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Mizuno: The hottest irons on the PGA Tour for players not under contract

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If Tour pros could play any set of irons with no contract restrictions or obligations, what would they use?

In the world of professional golf, which is heavily influenced by profit, we’d usually never get that answer. But this year, due to a number of factors including Nike’s exit from the golf equipment industry, numerous players are left without commitments to a particular brand. That means more golfers than ever are playing irons of their choice.

Based on our photos from the Arnold Palmer Invitational, and recent weeks, it appears many of those players without iron contracts are deciding to play Mizuno irons.

In recent years, there was usually between 1-3 sets of Mizuno irons in the bag at most PGA Tour events. At this week’s Arnold Palmer Invitational, however, there are 8 players using a set of Mizuno irons. Even more interesting is that 75 percent of them are using or testing the same Mizuno iron model: the JPX-900 Tour

Related: Learn more about the JPX-900 Tour irons

Here’s a list of all the PGA Tour players currently using Mizuno irons at the Arnold Palmer Invitational, as well as links to each player’s full WITBs.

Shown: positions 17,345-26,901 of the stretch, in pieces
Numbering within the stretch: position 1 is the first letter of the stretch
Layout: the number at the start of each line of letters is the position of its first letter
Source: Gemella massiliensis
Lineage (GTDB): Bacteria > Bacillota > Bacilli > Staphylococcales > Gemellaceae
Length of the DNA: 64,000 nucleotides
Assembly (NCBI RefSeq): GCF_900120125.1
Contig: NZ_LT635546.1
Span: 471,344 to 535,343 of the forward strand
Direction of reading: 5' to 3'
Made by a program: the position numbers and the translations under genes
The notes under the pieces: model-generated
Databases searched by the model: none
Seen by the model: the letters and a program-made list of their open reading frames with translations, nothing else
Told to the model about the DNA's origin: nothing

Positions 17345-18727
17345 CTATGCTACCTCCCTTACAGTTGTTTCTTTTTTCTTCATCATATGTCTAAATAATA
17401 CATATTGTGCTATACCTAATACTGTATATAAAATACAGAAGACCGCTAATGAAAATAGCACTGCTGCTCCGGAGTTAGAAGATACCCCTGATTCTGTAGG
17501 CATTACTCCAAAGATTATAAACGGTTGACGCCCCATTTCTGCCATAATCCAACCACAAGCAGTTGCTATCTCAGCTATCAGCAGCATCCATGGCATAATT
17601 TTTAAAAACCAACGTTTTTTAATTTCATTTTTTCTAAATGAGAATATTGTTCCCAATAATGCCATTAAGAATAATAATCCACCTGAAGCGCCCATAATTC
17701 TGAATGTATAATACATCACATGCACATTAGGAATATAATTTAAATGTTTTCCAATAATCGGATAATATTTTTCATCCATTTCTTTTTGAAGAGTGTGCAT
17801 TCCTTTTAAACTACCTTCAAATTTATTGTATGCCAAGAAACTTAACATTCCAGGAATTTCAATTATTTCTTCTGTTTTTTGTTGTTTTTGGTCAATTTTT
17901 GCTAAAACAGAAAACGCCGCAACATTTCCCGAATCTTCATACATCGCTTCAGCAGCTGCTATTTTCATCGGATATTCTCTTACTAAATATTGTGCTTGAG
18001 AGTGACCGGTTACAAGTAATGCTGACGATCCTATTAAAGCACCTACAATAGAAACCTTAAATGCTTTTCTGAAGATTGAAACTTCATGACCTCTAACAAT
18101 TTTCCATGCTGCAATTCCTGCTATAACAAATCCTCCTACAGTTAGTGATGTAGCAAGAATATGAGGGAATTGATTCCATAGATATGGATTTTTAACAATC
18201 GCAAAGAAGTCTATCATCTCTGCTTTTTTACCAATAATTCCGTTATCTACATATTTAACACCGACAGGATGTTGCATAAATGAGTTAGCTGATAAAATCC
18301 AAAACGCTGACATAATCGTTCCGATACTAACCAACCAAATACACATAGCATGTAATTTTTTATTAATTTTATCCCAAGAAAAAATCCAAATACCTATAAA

Brooks Koepka

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Sam Saunders

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Billy Hurley III

  • Mizuno Iron Model: JPX-900 Tour

Lucas Glover

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Roberto Castro

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Jim Herman

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Kevin Chappell

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Vijay Singh

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  • Mizuno Iron Model: JPX-900 Tour (built this week), most recently MP-4
  • Full WITB: Vijay Singh WITB 2017

We spotted Vijay Singh with Mizuno JPX-900 Tour irons in his bag on Monday. On Wednesday, however, he was bagging Mizuno MP-4 irons. It will be interesting to see what he decides to use going forward, but it’s likely it will be stamped with the Mizuno brand name.

Paul Casey

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See what GolfWRX members are saying about the Mizuno JPX-900 Tour irons in our forums.

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64 Comments

64 Comments

  1. Stephen Finley

    Jan 8, 2018 at 8:14 pm

    I’m sure the feel is terrific. I’ve hit and competed with several different Mizuno models over the years, and their rep is well-earned, IMHO. But have you seen the top line on the various versions of the JPX? You could land a plane on it. I really just _hate_ this direction with modern irons.

    • Emmanuel

      Jun 17, 2018 at 9:56 pm

      The top line on the jpx hot is large but then again, those were designed for high handicap players. All brands have sets like that.